Dizziness marks Connie’s growing realization that Arnold Friend is not who he claims to be. The first wave hits her when she notices that both he and Ellie Oscar are much older, likely in their thirties and forties. The second wave comes when she tells the pair to leave but they refuse, revealing their less than benevolent intentions. As the narrative continues Connie becomes increasingly lightheaded until she finally collapses by the phone, emotionally broken. Oates uses these spells of dizziness to communicate Connie’s confusion and terror as a seemingly innocent situation spirals into something much more sinister.
Music forms the background of Oates short story: it constantly pours out of speakers and radios and restaurants. This “perpetual music” is described in mystical, almost religious terms. Connie listens to pop songs in a “sacred” (2) burger joint and experiences a kind of religious ecstasy lying by her radio; Oates describes the girl as “bathed in the glow of a slow-pulsed joy that seemed to rise mysteriously out of the music itself” (3). Music connects teenagers to each other and to a larger popular culture; Connie’s ideas about love and relationships are derived from bubble-gum pop songs. Arnold exploits music in order to appear connected to the younger teenagers he preys on.
The Car (Symbol)
In American culture and literature the car has long been a symbol of freedom and independence. In “Where Are You Going, Where Have You Been” it is notable that men drive and women are passengers. When Arnold Friend offers to take Connie for a ride, he is seeking to gain control over her and her movements. As an instrument of control, his car stands as a symbol for his whole persona. Like Arnold Friend, the car is in disguise: it is painted gold and covered with teenaged slogans. And like its owner’s disguise, the car’s camouflage is imperfect, alerting Connie that something is amiss. Connie first questions Arnold Friend’s identity when she notices an outdated saying on his car.
The Home (Symbol)
The story’s major action occurs in and around the doorway of Connie’s home: first she stands tentatively on the porch steps, then she retreats back inside when Arnold Friend becomes increasingly aggressive, yet she remains by the door, reticent to move further into the house. Connie’s home symbolizes the world she has always known—a world of family and tradition—while her position in the doorway speaks to her transition from the home into the wider world. Ultimately her home, like her family, cannot protect her from the outside threat of Arnold Friend, who notably cannot actually physically intrude into the home sphere, only seduce Connie away from it.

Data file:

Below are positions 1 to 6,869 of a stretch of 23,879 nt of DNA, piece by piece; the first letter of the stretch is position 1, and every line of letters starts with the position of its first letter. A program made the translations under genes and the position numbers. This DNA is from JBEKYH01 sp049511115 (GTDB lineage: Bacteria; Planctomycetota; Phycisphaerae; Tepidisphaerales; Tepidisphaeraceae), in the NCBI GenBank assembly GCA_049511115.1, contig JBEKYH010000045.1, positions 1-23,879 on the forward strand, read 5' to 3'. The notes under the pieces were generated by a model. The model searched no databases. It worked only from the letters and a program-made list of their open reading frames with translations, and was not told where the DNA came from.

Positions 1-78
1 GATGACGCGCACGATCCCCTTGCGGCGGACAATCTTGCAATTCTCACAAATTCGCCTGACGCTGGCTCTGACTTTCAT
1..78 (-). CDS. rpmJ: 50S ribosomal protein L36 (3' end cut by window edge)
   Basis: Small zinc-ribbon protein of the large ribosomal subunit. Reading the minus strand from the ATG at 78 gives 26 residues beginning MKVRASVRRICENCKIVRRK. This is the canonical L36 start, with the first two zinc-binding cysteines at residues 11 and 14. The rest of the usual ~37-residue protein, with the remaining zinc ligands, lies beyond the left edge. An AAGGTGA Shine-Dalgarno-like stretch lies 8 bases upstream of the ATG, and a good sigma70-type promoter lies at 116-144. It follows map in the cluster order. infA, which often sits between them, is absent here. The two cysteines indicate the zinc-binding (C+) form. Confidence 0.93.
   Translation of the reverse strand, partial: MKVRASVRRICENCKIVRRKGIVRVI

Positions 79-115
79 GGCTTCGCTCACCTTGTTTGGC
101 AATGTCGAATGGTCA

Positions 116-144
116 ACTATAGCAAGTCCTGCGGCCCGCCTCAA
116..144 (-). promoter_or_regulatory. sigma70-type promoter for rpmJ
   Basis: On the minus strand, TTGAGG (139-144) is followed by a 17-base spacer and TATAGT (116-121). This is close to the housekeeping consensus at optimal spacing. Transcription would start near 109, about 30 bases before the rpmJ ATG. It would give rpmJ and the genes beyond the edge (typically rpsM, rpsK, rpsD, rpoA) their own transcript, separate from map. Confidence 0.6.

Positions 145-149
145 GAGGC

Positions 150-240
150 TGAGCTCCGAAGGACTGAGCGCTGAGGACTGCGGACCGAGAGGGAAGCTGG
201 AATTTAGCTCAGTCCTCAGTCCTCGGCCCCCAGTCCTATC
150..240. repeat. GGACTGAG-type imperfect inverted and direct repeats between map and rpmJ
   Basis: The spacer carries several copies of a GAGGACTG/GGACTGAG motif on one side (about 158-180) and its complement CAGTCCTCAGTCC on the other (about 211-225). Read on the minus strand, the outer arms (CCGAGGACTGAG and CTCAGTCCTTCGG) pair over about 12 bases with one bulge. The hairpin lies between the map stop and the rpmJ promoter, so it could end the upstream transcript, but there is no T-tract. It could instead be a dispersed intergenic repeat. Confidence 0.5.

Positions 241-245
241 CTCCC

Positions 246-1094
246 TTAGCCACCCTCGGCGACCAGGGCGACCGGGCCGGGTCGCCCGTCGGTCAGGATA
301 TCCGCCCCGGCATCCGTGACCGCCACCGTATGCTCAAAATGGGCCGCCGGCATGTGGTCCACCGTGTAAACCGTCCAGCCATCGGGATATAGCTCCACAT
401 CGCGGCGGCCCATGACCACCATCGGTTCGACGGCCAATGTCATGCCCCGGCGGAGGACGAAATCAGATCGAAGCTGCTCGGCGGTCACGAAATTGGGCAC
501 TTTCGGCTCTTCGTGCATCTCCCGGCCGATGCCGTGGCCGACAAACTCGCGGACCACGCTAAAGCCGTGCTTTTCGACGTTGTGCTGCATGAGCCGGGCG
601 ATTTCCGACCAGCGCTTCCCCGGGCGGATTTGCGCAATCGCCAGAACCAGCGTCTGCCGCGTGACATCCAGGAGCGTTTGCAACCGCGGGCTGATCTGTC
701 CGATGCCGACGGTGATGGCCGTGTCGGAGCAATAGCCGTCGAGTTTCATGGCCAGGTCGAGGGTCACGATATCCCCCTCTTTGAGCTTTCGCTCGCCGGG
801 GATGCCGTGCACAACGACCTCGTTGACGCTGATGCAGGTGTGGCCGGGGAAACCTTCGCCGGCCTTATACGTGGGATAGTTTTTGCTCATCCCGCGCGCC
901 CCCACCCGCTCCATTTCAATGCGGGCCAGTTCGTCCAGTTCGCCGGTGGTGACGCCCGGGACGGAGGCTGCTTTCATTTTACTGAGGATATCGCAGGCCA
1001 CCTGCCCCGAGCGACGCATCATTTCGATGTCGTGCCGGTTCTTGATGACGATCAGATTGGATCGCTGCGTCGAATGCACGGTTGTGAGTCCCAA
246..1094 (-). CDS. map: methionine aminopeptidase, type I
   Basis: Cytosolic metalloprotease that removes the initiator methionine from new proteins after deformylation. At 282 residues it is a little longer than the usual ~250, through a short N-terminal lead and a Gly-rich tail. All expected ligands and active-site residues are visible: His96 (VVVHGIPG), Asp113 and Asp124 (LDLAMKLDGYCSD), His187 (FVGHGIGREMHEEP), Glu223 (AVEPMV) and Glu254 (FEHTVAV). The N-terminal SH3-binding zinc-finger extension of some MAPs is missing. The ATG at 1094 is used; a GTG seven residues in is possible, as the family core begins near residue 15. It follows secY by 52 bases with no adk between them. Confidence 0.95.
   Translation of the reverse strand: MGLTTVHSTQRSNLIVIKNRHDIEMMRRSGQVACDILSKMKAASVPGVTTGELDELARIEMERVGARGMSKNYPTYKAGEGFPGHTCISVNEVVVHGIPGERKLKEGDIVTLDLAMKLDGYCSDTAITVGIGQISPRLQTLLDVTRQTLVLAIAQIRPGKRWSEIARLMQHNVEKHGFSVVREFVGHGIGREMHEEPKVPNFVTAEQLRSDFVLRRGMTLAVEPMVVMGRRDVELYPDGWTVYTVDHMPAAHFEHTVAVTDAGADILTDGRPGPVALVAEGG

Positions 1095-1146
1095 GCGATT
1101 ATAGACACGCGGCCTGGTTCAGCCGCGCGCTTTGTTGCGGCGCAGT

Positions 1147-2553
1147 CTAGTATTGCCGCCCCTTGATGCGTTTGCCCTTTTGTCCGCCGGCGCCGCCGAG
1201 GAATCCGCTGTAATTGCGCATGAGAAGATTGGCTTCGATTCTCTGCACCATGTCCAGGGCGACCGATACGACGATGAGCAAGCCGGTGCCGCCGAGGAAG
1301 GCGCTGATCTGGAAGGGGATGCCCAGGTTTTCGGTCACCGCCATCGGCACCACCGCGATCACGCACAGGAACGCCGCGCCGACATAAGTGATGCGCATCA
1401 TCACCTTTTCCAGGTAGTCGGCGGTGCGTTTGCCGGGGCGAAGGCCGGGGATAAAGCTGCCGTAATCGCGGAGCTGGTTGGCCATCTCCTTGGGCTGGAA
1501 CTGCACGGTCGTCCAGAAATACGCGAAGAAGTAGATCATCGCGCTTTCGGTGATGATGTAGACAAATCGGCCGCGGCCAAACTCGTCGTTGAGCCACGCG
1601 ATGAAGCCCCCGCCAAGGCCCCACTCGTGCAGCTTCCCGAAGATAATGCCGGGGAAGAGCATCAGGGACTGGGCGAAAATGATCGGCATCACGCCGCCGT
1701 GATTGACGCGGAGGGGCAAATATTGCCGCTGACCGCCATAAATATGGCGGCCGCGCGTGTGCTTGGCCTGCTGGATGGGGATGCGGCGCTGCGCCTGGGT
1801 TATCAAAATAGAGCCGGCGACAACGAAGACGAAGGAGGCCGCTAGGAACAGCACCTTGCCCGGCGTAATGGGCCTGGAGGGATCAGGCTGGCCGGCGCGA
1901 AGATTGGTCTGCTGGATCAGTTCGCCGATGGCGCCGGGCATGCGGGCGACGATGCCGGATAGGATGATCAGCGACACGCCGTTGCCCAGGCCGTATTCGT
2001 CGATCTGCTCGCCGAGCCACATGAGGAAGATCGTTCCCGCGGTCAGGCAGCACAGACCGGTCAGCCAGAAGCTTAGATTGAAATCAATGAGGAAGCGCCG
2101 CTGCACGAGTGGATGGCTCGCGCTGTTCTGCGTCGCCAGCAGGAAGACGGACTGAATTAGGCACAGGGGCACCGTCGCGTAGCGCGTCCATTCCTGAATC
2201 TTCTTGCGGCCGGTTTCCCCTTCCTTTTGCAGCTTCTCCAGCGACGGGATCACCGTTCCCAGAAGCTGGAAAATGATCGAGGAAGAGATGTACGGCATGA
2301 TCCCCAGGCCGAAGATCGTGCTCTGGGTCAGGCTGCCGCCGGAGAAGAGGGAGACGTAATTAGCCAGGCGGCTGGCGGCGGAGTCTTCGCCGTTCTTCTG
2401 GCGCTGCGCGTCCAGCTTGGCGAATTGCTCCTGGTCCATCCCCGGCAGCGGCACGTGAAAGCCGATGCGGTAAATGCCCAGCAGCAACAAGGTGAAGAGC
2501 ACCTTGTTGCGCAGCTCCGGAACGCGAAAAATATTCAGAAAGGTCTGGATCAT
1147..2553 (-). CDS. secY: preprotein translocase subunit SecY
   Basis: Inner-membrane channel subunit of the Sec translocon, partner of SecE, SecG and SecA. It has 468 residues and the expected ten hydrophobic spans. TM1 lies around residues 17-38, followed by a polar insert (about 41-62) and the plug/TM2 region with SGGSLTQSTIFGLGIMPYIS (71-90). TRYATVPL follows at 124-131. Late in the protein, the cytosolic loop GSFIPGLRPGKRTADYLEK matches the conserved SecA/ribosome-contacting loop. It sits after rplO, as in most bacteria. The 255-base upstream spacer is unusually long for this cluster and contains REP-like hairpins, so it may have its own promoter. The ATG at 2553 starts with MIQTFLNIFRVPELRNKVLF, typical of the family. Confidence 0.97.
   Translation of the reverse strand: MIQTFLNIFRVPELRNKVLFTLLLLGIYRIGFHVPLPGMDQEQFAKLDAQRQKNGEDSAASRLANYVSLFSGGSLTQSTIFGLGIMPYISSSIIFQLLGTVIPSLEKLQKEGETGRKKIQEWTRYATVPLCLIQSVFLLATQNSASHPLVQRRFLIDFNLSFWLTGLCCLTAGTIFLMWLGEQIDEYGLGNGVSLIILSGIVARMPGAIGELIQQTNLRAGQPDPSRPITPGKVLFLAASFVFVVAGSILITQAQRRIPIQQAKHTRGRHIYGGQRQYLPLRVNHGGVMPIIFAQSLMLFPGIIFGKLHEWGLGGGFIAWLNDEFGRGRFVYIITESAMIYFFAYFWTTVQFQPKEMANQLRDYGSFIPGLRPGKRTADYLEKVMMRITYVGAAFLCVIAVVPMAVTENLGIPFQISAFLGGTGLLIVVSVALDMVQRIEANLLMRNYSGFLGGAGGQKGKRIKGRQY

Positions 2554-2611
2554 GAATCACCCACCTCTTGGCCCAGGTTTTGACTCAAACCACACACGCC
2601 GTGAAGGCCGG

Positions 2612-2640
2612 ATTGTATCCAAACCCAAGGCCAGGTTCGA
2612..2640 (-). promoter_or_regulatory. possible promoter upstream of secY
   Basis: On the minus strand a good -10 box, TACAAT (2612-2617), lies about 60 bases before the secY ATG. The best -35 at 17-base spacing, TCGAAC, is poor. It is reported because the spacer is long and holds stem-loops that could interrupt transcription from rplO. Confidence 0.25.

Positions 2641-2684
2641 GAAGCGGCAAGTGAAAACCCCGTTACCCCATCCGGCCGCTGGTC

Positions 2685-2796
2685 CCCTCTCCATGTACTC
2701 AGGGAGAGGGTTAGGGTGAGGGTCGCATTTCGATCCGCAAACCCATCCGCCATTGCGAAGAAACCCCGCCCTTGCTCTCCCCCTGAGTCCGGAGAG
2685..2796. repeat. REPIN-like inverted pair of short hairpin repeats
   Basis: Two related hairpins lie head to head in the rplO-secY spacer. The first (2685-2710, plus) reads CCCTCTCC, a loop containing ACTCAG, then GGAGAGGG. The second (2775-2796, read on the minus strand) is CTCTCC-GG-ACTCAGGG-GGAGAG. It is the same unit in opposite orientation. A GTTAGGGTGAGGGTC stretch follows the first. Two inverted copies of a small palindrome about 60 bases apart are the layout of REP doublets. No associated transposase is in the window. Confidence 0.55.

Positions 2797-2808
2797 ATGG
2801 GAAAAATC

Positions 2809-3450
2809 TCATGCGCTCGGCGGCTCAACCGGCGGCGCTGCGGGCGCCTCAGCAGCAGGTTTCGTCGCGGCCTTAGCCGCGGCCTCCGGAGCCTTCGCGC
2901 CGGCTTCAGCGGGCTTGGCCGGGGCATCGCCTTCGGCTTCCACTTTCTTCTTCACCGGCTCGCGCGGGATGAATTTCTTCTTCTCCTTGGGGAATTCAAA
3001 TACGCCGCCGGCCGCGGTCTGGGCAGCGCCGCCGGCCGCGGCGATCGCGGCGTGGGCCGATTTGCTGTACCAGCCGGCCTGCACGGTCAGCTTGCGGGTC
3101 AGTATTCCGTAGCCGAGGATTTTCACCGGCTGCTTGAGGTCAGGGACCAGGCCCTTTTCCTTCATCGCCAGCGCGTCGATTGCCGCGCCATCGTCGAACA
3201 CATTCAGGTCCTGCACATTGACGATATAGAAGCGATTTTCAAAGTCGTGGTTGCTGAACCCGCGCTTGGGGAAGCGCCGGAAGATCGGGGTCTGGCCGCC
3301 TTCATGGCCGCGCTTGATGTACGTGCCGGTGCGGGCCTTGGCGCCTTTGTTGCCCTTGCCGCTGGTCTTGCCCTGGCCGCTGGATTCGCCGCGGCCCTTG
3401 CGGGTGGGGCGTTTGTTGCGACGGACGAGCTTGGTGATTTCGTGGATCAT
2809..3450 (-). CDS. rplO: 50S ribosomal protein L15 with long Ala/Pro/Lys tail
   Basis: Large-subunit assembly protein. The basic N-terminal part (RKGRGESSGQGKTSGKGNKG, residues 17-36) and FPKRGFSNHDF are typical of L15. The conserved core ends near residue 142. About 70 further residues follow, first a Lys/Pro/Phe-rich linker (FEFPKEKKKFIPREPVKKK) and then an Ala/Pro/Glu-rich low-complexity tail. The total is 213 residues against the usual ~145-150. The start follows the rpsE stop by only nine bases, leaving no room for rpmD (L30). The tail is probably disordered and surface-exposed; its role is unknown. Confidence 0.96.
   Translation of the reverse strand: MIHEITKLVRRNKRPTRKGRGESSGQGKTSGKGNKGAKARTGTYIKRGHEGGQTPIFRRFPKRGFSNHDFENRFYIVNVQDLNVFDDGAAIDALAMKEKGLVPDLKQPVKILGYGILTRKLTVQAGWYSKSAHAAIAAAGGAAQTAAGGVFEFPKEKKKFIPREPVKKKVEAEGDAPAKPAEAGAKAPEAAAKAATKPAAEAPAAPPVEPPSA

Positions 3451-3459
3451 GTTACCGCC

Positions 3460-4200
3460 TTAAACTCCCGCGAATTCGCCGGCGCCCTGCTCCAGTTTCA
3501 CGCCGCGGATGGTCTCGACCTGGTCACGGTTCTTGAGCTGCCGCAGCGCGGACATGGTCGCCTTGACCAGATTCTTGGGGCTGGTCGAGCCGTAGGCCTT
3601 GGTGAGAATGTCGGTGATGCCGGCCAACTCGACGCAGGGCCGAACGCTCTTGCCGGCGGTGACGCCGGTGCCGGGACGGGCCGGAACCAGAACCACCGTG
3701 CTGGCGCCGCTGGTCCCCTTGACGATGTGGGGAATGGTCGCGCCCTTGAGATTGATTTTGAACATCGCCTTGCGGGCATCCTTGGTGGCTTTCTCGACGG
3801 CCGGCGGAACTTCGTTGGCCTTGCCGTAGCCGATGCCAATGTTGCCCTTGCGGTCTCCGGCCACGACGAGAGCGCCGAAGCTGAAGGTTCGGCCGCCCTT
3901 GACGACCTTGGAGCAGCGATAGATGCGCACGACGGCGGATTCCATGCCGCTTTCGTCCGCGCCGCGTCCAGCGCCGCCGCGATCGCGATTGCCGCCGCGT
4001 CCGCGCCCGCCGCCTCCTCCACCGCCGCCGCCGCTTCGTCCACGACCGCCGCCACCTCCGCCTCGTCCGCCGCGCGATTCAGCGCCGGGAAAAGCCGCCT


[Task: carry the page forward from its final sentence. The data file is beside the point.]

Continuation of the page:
Death and the Maiden (Allegory)
In European art, music, and literature, the Death and the Maiden refers to a persistent allegory in which death personified seduces a young, beautiful woman. These tales serve as a reminder that all, even the young, must die and explores the romantic appeal of death. “Where Are You Going, Where Have You Been” can be interpreted as a modern version of these allegories; indeed the story’s initial title was “Death and the Maiden.” Death, here played by Arnold Friend, seduces Connie, a contemporary maiden, first through charm and then, when that fails, through violence. The allegory emphasizes Connie’s youth and vulnerability to sinister forces, as well as her initial, curious attraction to Arnold Friend.
Where Are You Going, Where Have You Been? Questions and Answers
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Study Guide for Where Are You Going, Where Have You Been?
Where Are You Going, Where Have You Been? study guide contains a biography of Joyce Carol Oates, literature essays, quiz questions, major themes, characters, and a full summary and analysis of the short story Where are You Going, Where Have You Been.
Essays for Where Are You Going, Where Have You Been?
Where Are You Going, Where Have You Been? essays are academic essays for citation. These papers were written primarily by students and provide critical analysis of the short story Where Are You Going, Where Have You Been? by Joyce Carol Oates.